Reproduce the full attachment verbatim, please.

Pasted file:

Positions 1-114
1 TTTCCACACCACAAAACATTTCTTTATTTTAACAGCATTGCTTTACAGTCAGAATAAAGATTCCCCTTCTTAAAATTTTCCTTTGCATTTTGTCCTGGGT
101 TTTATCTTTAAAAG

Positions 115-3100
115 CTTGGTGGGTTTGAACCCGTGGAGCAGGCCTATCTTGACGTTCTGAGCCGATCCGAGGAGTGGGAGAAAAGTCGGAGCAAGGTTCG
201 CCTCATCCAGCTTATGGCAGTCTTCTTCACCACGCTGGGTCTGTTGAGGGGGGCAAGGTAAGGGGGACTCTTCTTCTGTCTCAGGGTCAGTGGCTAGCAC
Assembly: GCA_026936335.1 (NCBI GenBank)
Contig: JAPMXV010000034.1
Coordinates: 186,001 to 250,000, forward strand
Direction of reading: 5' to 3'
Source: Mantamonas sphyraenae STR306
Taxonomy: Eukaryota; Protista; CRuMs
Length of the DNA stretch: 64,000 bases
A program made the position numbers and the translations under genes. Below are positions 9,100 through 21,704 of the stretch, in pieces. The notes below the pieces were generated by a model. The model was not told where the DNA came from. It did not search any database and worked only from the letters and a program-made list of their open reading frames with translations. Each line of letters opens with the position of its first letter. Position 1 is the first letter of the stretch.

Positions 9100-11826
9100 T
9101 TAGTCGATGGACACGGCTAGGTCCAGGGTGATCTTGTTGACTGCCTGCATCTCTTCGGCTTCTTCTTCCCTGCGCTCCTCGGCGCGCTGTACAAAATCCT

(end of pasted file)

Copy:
Positions 1-114
1 TTTCCACACCACAAAACATTTCTTTATTTTAACAGCATTGCTTTACAGTCAGAATAAAGATTCCCCTTCTTAAAATTTTCCTTTGCATTTTGTCCTGGGT
101 TTTATCTTTAAAAG

Positions 115-3100
115 CTTGGTGGGTTTGAACCCGTGGAGCAGGCCTATCTTGACGTTCTGAGCCGATCCGAGGAGTGGGAGAAAAGTCGGAGCAAGGTTCG
201 CCTCATCCAGCTTATGGCAGTCTTCTTCACCACGCTGGGTCTGTTGAGGGGGGCAAGGTAAGGGGGACTCTTCTTCTGTCTCAGGGTCAGTGGCTAGCAC
Assembly: GCA_026936335.1 (NCBI GenBank)
Contig: JAPMXV010000034.1
Coordinates: 186,001 to 250,000, forward strand
Direction of reading: 5' to 3'
Source: Mantamonas sphyraenae STR306
Taxonomy: Eukaryota; Protista; CRuMs
Length of the DNA stretch: 64,000 bases
A program made the position numbers and the translations under genes. Below are positions 9,100 through 21,704 of the stretch, in pieces. The notes below the pieces were generated by a model. The model was not told where the DNA came from. It did not search any database and worked only from the letters and a program-made list of their open reading frames with translations. Each line of letters opens with the position of its first letter. Position 1 is the first letter of the stretch.

Positions 9100-11826
9100 T
9101 TAGTCGATGGACACGGCTAGGTCCAGGGTGATCTTGTTGACTGCCTGCATCTCTTCGGCTTCTTCTTCCCTGCGCTCCTCGGCGCGCTGTACAAAATCCT